Topics of interest include but are not limited to:
  • Combining semantic information with more traditional representations and standards for geospatial data
  • Exploiting semantics to enhance visualizations of geospatial information
  • Use of semantics to support geospatial data integration and conflation
  • Semantic mashups of geospatial data
  • Semantic provenance of geospatial data (e.g., PROV)
  • Semantics for mobile geospatial applications
  • Geospatial linked open data
  • Managing privacy of personal geospatial data and whereabouts through semantics
  • Combining semantic web standards (W3C) with geospatial (OGC) standards (e.g., GML)
  • Format for representing geographical data (e.g., GeoJSON)
  • Semantics for crowdsourcing geospatial information
  • Semantics for exploiting geospatial information in social network platforms
  • Scalable reasoning with semantic geospatial data
  • Real world applications of semantic geospatial frameworks

Guest Editors

  • Yolanda Gil, Information Sciences Institute, University of Southern California
  • Raphaël Troncy, Multimedia Communications Department, EURECOM

Important Dates

  • Call for papers: September 20, 2014
  • Submission deadline: January 31 February 16, 2015
  • Author notification: mid-April 2015
  • Publication: third quarter of 2015

Submission guidelines

The Journal of Web Semantics solicits original scientific contributions of high quality. Following the overall mission of the journal, we emphasize the publication of papers that combine theories, methods and experiments from different subject areas in order to deliver innovative semantic methods and applications. The publication of large-scale experiments and their analysis is also encouraged to clearly illustrate scenarios and methods that introduce semantics into existing Web interfaces, contents and services.

Submission of your manuscript is welcome provided that it, or any translation of it, has not been copyrighted or published and is not being submitted for publication elsewhere. Manuscripts should be prepared for publication in accordance with instructions given in the JWS guide for authors. The submission and review process will be carried out using Elsevier's Web-based EES system. Upon acceptance of an article, the author(s) will be asked to transfer copyright of the article to the publisher. This transfer will ensure the widest possible dissemination of information. Elsevier's liberal preprint policy permits authors and their institutions to host preprints on their web sites. Preprints of the articles will be made freely accessible on the JWS preprint server. Final copies of accepted publications will appear in print and at Elsevier's archival online server.

Wednesday, September 3, 2014

Preprint: SINA: Semantic Interpretation of User Queries for Question Answering on Interlinked Data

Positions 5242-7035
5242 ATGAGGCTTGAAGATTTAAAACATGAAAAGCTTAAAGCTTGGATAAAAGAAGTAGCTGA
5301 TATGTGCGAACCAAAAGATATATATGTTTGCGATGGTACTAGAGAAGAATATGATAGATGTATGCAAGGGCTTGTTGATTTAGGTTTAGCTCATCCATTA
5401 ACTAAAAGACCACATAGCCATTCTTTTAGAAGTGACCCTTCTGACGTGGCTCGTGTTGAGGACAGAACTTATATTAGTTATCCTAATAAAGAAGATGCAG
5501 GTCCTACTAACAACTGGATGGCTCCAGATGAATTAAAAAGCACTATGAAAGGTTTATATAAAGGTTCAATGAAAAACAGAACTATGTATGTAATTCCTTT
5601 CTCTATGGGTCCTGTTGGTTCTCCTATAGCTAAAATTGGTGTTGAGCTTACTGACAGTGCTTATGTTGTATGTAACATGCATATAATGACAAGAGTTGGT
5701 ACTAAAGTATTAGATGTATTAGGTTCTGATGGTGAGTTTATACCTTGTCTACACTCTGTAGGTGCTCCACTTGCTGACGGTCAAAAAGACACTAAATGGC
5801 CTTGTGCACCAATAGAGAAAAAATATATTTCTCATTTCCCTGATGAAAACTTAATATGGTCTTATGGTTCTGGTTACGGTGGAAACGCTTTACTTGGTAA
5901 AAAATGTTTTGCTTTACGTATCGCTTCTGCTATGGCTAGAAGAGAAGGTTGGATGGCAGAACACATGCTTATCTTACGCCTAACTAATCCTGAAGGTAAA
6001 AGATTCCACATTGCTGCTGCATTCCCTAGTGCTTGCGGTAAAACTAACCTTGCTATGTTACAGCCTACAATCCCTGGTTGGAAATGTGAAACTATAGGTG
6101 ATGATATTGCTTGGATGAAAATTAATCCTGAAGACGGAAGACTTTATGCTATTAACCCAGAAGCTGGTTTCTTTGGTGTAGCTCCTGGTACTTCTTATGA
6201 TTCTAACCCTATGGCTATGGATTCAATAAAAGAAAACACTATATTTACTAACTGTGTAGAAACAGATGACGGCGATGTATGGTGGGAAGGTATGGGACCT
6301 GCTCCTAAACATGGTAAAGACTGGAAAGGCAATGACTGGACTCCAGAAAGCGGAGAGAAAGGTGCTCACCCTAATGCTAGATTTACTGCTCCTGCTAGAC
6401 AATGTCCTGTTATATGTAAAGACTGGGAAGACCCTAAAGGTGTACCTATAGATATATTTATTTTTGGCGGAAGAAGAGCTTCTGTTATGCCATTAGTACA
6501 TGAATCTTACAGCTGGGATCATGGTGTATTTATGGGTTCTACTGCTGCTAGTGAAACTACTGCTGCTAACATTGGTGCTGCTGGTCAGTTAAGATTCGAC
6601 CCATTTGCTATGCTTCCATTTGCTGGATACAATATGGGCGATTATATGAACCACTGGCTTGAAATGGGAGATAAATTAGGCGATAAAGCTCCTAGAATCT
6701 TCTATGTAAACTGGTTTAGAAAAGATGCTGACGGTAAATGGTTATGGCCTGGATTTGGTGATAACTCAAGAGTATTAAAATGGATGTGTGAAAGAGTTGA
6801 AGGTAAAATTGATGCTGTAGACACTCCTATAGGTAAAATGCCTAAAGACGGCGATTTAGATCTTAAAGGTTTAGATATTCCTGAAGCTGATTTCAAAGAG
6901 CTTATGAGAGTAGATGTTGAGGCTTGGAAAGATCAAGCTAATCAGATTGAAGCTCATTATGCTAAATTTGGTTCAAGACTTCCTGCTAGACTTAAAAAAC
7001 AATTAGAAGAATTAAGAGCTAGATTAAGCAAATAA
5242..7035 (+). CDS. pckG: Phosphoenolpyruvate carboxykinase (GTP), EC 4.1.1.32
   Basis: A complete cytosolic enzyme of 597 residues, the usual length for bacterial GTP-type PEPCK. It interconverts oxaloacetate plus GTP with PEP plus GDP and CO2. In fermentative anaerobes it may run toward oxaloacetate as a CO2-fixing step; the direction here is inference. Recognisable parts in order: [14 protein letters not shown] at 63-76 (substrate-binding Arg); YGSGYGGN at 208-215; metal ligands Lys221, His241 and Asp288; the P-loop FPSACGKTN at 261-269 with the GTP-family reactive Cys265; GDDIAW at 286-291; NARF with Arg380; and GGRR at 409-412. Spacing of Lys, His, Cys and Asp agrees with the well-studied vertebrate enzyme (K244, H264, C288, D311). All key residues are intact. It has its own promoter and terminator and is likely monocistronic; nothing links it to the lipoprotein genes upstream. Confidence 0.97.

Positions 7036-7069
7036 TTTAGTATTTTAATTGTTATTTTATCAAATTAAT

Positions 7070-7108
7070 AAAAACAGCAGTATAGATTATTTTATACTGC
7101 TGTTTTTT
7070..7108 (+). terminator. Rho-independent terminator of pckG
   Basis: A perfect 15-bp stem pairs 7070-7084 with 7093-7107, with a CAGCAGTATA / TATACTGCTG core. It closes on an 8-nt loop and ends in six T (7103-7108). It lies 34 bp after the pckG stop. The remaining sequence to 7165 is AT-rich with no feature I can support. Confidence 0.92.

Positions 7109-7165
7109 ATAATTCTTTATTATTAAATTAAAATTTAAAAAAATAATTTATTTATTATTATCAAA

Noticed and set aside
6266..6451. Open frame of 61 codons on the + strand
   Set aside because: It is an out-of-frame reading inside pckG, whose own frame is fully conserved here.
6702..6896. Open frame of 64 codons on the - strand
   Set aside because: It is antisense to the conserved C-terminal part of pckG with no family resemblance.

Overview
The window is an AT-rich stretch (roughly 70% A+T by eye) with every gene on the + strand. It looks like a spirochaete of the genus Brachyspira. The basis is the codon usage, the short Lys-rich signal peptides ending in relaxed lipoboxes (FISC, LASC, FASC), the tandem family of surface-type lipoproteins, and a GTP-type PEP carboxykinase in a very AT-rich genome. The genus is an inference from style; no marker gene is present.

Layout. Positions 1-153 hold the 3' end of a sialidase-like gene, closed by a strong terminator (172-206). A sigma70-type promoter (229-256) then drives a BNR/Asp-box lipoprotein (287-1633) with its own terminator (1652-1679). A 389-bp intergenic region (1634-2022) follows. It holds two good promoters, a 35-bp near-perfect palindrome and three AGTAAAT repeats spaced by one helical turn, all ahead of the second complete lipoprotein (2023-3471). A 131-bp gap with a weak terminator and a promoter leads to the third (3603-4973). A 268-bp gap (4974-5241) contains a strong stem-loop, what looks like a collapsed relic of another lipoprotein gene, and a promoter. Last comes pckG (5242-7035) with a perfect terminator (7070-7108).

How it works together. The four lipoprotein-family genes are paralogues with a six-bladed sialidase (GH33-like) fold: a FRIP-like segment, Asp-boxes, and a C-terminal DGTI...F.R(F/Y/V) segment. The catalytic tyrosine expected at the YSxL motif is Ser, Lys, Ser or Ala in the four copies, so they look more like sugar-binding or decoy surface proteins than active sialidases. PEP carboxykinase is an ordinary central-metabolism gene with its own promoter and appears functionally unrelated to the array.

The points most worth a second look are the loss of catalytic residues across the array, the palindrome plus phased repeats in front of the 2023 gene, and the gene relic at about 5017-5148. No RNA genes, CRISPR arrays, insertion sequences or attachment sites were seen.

Saeedeh Shekarpour, Edgard Marx, Axel-Cyrille Ngonga Ngomo and Sören Auer, SINA: Semantic Interpretation of User Queries for Question Answering on Interlinked Data, Web Semantics: Science, Services and Agents on the World Wide Web, to appear.

Abstract: The architectural choices underlying Linked Data have led to a compendium of data sources which contain both duplicated and fragmented information on a large number of domains. One way to enable non-experts users to access this data compendium is to provide keyword search frameworks that can capitalize on the inherent characteristics of Linked Data. Developing such systems is challenging for three main reasons. First, resources across different datasets or even within the same dataset can be homonyms. Second, different datasets employ heterogeneous schemas and each one may only contain a part of the answer for a certain user query. Finally, constructing a federated formal query from keywords across different datasets requires exploiting links between the different datasets on both the schema and instance levels. We present Sina, a scalable keyword search system that can answer user queries by transforming user-supplied keywords or natural-languages queries into conjunctive SPARQL queries over a set of interlinked data sources. Sina uses a hidden Markov model to determine the most suitable resources for a user-supplied query from different datasets. Moreover, our framework is able to construct federated queries by using the disambiguated resources and leveraging the link structure underlying the datasets to query. We evaluate Sina over three different datasets. We can answer 25 queries from the QALD-1 correctly. Moreover, we perform as well as the best question answering system from the QALD-3 competition by answering 32 questions correctly while also being able to answer queries on distributed sources. We study the runtime of SINA in its mono-core and parallel implementations and draw preliminary conclusions on the scalability of keyword search on Linked Data.

Monday, September 1, 2014

Preprint: Global Machine Learning for Spatial Ontology Population, Kordjamshidi and Moens


Parisa Kordjamshidi and Marie-Francine Moens, Global Machine Learning for Spatial Ontology Population, Web Semantics: Science, Services and Agents on the World Wide Web, to appear.